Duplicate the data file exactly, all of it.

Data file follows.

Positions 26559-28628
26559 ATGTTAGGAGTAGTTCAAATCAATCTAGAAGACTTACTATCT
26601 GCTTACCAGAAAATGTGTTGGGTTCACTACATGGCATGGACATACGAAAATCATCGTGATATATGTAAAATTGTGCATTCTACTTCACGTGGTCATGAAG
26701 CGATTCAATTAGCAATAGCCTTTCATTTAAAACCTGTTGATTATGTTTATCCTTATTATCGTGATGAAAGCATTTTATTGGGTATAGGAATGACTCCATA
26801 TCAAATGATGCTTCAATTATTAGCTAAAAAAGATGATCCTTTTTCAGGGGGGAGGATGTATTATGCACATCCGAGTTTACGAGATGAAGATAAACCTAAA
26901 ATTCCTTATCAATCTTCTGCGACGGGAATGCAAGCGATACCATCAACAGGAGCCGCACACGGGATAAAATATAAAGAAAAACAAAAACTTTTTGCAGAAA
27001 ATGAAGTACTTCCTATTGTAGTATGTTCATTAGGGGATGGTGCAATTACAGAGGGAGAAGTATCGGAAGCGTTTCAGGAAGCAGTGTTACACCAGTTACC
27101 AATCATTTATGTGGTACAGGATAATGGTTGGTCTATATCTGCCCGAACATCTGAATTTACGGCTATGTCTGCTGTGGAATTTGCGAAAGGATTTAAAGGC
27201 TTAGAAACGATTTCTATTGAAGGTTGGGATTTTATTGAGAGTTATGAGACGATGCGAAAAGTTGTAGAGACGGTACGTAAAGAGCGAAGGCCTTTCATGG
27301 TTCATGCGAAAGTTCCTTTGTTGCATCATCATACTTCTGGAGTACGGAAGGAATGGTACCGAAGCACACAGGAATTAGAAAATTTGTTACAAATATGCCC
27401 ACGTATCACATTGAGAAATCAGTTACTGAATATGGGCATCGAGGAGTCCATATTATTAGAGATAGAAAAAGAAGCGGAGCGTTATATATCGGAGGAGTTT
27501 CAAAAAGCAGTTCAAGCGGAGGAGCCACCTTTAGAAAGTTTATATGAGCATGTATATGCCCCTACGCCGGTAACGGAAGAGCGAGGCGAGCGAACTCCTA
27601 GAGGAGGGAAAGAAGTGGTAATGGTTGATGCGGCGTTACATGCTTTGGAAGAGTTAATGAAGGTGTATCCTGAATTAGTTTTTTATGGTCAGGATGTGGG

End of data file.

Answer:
Positions 26559-28628
26559 ATGTTAGGAGTAGTTCAAATCAATCTAGAAGACTTACTATCT
26601 GCTTACCAGAAAATGTGTTGGGTTCACTACATGGCATGGACATACGAAAATCATCGTGATATATGTAAAATTGTGCATTCTACTTCACGTGGTCATGAAG
26701 CGATTCAATTAGCAATAGCCTTTCATTTAAAACCTGTTGATTATGTTTATCCTTATTATCGTGATGAAAGCATTTTATTGGGTATAGGAATGACTCCATA
26801 TCAAATGATGCTTCAATTATTAGCTAAAAAAGATGATCCTTTTTCAGGGGGGAGGATGTATTATGCACATCCGAGTTTACGAGATGAAGATAAACCTAAA
26901 ATTCCTTATCAATCTTCTGCGACGGGAATGCAAGCGATACCATCAACAGGAGCCGCACACGGGATAAAATATAAAGAAAAACAAAAACTTTTTGCAGAAA
27001 ATGAAGTACTTCCTATTGTAGTATGTTCATTAGGGGATGGTGCAATTACAGAGGGAGAAGTATCGGAAGCGTTTCAGGAAGCAGTGTTACACCAGTTACC
27101 AATCATTTATGTGGTACAGGATAATGGTTGGTCTATATCTGCCCGAACATCTGAATTTACGGCTATGTCTGCTGTGGAATTTGCGAAAGGATTTAAAGGC
27201 TTAGAAACGATTTCTATTGAAGGTTGGGATTTTATTGAGAGTTATGAGACGATGCGAAAAGTTGTAGAGACGGTACGTAAAGAGCGAAGGCCTTTCATGG
27301 TTCATGCGAAAGTTCCTTTGTTGCATCATCATACTTCTGGAGTACGGAAGGAATGGTACCGAAGCACACAGGAATTAGAAAATTTGTTACAAATATGCCC
27401 ACGTATCACATTGAGAAATCAGTTACTGAATATGGGCATCGAGGAGTCCATATTATTAGAGATAGAAAAAGAAGCGGAGCGTTATATATCGGAGGAGTTT
27501 CAAAAAGCAGTTCAAGCGGAGGAGCCACCTTTAGAAAGTTTATATGAGCATGTATATGCCCCTACGCCGGTAACGGAAGAGCGAGGCGAGCGAACTCCTA
27601 GAGGAGGGAAAGAAGTGGTAATGGTTGATGCGGCGTTACATGCTTTGGAAGAGTTAATGAAGGTGTATCCTGAATTAGTTTTTTATGGTCAGGATGTGGG